Joe Truini: You might not have thought you’d ever get around to using the high school geometry, but if you’ve ever had to lay out lines at a perfectly square, 90-degree corner, here’s a chance to use it. If it’s a large project like this, where we’re extending the patio, a framing square would be too small, it wouldn’t be accurate enough. So we’re going to use the Pythagorean theorem and that’s based on a three, four, five ratio.
So along one line, I measured a mark three feet, and along the intersecting line I did the same thing, only at four feet. And now, to put the theorem into practice, you simply measure across the two lines and you move the stake, in or out, until the five-foot mark lines up exactly with the mark that you made on the line. Then you can drive in the stake. And it won’t be perfectly in line the first time, but you can move the stake in or out, side to side, as you need to.
And this works—here I did it three feet, four feet, five feet. But you can use any of those ratios, so it could be six, eight or 10. The larger the project, the larger the numbers, the more accurate it’ll be.
Danny Lipford: This week we’re looking at a number of things that you can do out in your yard during the fall of the year that’ll make your yard look great come springtime. But one of the things you probably wouldn’t think about is maybe doing a little planting. Julie, why is this a great time to do some planting?
Julie Day Jones: Fall is an excellent time to plant stuff, especially if you have a little bit more warm weather left. Everything will settle in, roots will grow. Everything will go dormant for the winter and by spring it’ll just be ready to grow.
Danny Lipford: What’s the… I don’t understand. It’s kind of a little…
Julie Day Jones: Isn’t this pretty?
Danny Lipford: …mound in the bottom of it here. I don’t get it.
Julie Day Jones: I know, well, it’s sort of just like an insurance policy. I know a lot of people, especially people with green thumbs, can dig a hole, stick it in the ground and it’s happy.
Danny Lipford: I know it.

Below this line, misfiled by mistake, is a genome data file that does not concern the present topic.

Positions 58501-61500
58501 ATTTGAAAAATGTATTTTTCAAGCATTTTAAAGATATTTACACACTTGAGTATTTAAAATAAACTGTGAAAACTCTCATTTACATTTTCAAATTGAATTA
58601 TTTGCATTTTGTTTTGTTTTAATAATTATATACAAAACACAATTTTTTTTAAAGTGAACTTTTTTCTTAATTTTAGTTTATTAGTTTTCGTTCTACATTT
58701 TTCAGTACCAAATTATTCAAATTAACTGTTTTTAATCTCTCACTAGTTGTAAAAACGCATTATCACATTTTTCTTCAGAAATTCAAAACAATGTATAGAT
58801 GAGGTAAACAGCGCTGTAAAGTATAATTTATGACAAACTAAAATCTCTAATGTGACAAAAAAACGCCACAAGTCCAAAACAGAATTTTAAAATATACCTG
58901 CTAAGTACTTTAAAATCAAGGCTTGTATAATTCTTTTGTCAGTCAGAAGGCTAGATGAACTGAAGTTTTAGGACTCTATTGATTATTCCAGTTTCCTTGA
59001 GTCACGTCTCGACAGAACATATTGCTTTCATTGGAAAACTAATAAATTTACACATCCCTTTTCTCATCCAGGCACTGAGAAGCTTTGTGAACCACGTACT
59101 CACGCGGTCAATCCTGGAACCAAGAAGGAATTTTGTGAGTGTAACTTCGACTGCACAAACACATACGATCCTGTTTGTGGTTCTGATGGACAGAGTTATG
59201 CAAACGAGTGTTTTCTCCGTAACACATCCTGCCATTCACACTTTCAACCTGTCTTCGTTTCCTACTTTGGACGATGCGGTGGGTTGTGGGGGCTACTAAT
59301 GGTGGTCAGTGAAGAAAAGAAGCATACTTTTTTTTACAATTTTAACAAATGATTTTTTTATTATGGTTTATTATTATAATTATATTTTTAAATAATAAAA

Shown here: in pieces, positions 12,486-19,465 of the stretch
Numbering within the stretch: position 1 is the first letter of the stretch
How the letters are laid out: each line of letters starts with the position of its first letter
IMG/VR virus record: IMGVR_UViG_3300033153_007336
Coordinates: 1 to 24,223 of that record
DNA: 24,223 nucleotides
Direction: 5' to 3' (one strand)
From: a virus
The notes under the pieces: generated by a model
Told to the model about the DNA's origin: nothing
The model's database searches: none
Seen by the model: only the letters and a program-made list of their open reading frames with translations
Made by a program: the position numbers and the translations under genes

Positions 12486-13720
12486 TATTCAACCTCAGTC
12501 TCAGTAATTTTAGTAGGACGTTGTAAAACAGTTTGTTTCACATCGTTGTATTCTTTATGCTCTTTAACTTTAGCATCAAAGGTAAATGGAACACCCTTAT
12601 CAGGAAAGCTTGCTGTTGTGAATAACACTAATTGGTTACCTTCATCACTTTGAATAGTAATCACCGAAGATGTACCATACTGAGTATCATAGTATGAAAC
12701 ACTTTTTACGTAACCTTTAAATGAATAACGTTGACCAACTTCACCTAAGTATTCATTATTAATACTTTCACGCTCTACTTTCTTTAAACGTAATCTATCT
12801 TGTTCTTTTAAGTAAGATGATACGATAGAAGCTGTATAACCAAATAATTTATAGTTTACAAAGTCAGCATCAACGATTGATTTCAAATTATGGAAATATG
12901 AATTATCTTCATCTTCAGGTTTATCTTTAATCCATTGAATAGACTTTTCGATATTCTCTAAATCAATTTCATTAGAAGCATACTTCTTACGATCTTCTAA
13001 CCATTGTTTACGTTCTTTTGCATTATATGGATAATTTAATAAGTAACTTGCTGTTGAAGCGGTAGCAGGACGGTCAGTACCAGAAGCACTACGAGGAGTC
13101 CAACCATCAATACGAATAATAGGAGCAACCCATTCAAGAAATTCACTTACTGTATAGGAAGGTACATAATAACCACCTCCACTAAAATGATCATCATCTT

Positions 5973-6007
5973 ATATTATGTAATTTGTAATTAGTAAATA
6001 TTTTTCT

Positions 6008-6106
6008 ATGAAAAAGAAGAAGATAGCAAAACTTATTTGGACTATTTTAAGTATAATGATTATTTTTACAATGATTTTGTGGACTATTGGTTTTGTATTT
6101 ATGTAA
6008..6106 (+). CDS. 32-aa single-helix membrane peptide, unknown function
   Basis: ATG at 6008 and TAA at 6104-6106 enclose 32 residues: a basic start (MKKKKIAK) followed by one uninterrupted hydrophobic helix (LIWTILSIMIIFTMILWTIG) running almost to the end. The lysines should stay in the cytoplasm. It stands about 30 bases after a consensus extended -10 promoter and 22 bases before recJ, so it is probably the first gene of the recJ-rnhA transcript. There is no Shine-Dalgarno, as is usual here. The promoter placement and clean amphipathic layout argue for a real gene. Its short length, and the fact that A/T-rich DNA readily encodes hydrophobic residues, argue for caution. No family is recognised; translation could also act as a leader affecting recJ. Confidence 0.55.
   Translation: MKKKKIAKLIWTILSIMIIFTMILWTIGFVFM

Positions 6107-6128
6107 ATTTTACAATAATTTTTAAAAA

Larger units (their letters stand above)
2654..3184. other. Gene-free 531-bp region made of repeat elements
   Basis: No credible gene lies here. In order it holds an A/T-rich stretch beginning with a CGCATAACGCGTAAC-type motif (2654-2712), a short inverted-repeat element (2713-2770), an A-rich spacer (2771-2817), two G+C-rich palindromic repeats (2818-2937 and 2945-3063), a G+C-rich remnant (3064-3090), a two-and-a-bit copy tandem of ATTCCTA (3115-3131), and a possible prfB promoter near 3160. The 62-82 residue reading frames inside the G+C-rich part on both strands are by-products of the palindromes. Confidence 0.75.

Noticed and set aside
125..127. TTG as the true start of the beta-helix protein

Julie Day Jones: I like to spend just a little extra time because when you do that, it saves you a little bit of work later.
Danny Lipford: I get you.
Julie Day Jones: For instance, this azalea likes to be about one inch above the soil line when you plant it.
Danny Lipford: Hmm.
Julie Day Jones: So to keep it from sinking, we just dug down to right here, left that nice and compacted, so the plant can sit on that little mound. But then we loosened up the dirt around it deeper, so the roots have a place to go, instead of digging out the middle.
Danny Lipford: Is there a general rule of thumb on how much larger that hole should be than the actual plant?
Julie Day Jones: I say three times as wide and at least as deep.
Danny Lipford: Okay.
Julie Day Jones: And if you take the time to make this little mound, then, later, you don’t have to worry about when you water it the thing sinking and being too low. It keeps it up at the right height.
Danny Lipford: Here, I can help you finish it up. What’s next?
Julie Day Jones: That sounds good. Well, let’s put this plant in the ground. We’ve got the nice hole ready for it. We’re just going to gently pull it out of the pot. It’s got good roots. Doesn’t look like it’s root-bound.
Danny Lipford: And I guess when you position something you need to be conscious of if it’s full in one direction or the other in terms of how it will be viewed.